African-American Greek life talks recruitment

Brittney Prather

While there are various Greek life organizations Kent State students can get involved in, there are more people unaware of the black fraternities and sororities — which are also a part of the Greek community— than there should be.

The National Panhellenic Council houses predominately African-American fraternities and sororities. 

“We have the Panhellenic council, which is most of our traditional sororities, and then we have inter-fraternity councils, which is our traditional fraternities,” said Dasha Harris, coordinator for fraternity and sorority life. “Then we have the Integrated Greek Council, which is our culturally-based fraternities and sororities.”

“Our principles are manhood, scholarship, perseverance (and) uplift … (our) motto is friendship is essential to the soul,” said Bernard Branner Jr., a junior communication studies major and Omega Psi Phi, Inc. brother.

Recruitment is key for those in the Greek community to gain new members and essentially grow in numbers. But for African-American sororities and fraternities, there’s a little different recruitment style than the traditional one.

“Each fraternity and sorority has its own way for recruitment. For us, we want to do well for the community as well as for ourselves, so we sit back and observe. We fill out people who would do well for us as an organization ,as well as for themselves,” said Geovonte Craig, a junior physical education major and Iota Phi Theta, Fraternity Inc. brother. “We just sit back and wait and see if people will come to us and see how they feel, what their interest is, what they’re looking for.”

Conversely, Branner said their organization’s recruitment is based off of being visible in the community.

“Whenever we wear our letters, whenever we are out (hopping), that’s sort of like our recruitment,” he said. “If we do see someone we believe that would be beneficial to the fraternity, then we may seek that person.”

For sororities, or at least the PanHellenic council, they conduct a more formalized recruitment. Members sign up for recruitment under one specific program, and then the participate in different rounds. The council then uses a system that matches them to their certain sorority. Once they are granted a bid, they accept that bid, and then start their new member education within that sorority.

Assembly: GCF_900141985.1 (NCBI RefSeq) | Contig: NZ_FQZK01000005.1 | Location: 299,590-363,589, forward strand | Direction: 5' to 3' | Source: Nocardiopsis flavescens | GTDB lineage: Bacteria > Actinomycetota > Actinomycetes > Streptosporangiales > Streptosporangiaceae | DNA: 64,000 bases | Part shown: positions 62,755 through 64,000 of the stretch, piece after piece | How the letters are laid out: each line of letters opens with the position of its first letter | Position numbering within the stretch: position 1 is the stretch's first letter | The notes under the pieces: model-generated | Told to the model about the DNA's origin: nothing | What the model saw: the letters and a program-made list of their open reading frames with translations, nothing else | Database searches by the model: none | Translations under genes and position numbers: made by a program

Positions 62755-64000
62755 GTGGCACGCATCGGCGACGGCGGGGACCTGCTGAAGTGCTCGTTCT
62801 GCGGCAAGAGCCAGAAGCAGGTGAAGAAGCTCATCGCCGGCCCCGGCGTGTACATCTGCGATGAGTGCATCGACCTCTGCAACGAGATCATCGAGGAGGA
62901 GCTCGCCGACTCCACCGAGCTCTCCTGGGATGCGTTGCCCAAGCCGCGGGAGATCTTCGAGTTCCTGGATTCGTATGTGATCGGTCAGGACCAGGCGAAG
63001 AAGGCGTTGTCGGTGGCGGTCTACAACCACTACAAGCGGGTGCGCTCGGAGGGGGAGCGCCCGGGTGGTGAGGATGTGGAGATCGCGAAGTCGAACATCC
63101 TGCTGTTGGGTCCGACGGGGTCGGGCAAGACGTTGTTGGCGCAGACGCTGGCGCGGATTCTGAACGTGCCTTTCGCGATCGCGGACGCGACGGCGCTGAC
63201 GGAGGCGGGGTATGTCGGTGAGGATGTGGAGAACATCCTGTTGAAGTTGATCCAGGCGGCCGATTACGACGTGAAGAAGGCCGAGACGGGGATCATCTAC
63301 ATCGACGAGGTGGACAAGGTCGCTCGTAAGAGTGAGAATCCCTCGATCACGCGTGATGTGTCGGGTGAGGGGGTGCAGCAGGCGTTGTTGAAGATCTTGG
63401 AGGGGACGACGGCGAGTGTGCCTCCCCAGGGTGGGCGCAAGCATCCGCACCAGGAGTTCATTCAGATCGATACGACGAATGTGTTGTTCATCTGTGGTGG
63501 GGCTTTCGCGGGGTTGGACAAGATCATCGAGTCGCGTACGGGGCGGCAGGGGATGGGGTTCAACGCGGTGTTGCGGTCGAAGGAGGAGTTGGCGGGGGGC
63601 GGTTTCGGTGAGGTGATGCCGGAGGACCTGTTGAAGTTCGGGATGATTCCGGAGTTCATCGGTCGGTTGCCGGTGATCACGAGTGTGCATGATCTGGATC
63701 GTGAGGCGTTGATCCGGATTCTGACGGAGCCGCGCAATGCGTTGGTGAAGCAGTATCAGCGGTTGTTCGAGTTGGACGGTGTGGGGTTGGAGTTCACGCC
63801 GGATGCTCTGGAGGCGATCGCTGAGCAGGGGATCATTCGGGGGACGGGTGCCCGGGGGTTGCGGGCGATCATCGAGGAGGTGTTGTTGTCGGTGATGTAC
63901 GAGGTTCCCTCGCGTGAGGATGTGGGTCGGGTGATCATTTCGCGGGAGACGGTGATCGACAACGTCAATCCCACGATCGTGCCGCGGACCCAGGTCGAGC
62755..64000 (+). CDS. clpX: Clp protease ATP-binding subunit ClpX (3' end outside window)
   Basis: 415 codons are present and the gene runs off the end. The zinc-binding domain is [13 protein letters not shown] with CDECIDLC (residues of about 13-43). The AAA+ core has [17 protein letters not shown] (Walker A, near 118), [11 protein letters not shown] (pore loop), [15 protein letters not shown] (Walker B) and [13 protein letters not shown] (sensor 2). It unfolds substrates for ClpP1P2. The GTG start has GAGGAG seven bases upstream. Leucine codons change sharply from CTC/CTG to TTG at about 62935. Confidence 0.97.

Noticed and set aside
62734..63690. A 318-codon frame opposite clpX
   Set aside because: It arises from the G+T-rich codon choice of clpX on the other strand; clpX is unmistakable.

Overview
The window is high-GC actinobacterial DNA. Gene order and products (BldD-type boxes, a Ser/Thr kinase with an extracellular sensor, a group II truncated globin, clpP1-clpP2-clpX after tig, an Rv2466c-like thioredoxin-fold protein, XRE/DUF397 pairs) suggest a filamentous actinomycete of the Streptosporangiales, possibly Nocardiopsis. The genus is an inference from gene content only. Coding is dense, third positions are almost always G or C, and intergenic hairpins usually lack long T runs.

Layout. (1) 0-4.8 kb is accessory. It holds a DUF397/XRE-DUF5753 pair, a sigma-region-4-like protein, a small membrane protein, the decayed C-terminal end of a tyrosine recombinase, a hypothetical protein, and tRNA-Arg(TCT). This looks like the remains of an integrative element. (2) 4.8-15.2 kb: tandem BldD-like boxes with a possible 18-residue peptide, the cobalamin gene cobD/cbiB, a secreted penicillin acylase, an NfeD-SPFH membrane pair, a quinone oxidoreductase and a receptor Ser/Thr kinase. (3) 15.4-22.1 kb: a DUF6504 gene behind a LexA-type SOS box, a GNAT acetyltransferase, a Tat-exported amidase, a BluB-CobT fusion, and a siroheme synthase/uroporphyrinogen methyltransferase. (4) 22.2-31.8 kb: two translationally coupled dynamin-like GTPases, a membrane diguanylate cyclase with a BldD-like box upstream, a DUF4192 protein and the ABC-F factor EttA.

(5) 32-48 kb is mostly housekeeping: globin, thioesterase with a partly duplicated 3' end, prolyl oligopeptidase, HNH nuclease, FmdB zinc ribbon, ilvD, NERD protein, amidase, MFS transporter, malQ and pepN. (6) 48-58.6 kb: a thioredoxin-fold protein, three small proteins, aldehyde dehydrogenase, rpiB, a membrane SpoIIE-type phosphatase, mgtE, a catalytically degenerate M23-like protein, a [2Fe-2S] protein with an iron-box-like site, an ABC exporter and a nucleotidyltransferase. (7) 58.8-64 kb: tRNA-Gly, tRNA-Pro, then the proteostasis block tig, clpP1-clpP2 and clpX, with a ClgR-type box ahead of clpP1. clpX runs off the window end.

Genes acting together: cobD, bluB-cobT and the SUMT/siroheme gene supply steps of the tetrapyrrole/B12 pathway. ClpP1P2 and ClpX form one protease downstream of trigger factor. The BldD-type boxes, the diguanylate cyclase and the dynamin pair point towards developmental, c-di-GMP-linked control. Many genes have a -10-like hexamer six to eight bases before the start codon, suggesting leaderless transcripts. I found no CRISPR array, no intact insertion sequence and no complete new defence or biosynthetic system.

“With our African-American groups, it’s flipped. They go through their new member education part first, and then … are presented as members,” Harris said. “Then they are pretty much given their bid.That’s really the only difference.”

Each fraternity and sorority has its own criteria for becoming a member, and every chapter has an idea of what to look for when recruiting.

“We look for people who know how to run an organization because we are a service organization. So we do fundraising and community service. We also put on events,” Branner said. “We look for men of a higher standard who see themselves as great and want to be great and want to give back to the community.”

Often, there is the misconception that black fraternities and sororities are only for African Americans, but members felt otherwise.

“We are a black or African-American group, (but) we are open to all ethnicities and we don’t discriminate. There’s no need to discriminate, and that’s the problem with the world: discrimination,” Craig said. “If you feel like you are good enough to join, we are not going to hold you back because you are different. That is not us.”

Branner had similar thoughts in regards to his fraternity.

“They need to be interested in the fraternity. It’s not necessarily us going and recruiting those people of different ethnic groups,” Branner said. “It’s a hard situation because, being a predominantly black organization, people look at that. And it’s something that we pride ourselves on.”

In having these separate ethnic and religious based fraternities and sororities, however, a gap may form.

“Instead of making all of these separate fraternities and sororities, it could be more inclusive and bring the whole community together. But a pro would be that in making these separate fraternities and sororities, it brings the smaller community together,” he said. “You are bringing like-minded individuals together and people with the same morals and values and things of that nature. I think it’s necessary to have those different fraternities and sororities.”

Craig said sometimes he feels as though the university may not give minorities the whole leeway, as they give others. At the end of the day, he said, “we need to look in the mirror and ask, ‘what did we do for them to ignore us like that.’ “

“We need to take on the responsibility, but at the same time, we (have to) make a push and do more in order to get more responsibility,” he said.

Courtney Tate, a junior pre-dental health major, as well as Sigma Gamma Rho, Inc. and IGC president, said she thinks people feel as though black fraternities and sororities are exclusive, when they’re actually not.

“We’re not the type of organizations to come out and recruit you. It’s more of like you come and find us because you have a certain interest that you have,” Tate said. “We’re more like (to have) you get involved with us prior to you joining .so you kind of learn about us that way before it actually happens.”

Craig said if his fraternity can’t generate a network for interested members, and they believe another fraternity can, then that person should join that fraternity and its network.

“I want everybody to be great and succeed,” Craig said. “I’m just excited for Greek life to be more than what it has been in the past three years I have been here.”

Brittney Prather is the Greek life reporter, contact her at [email protected]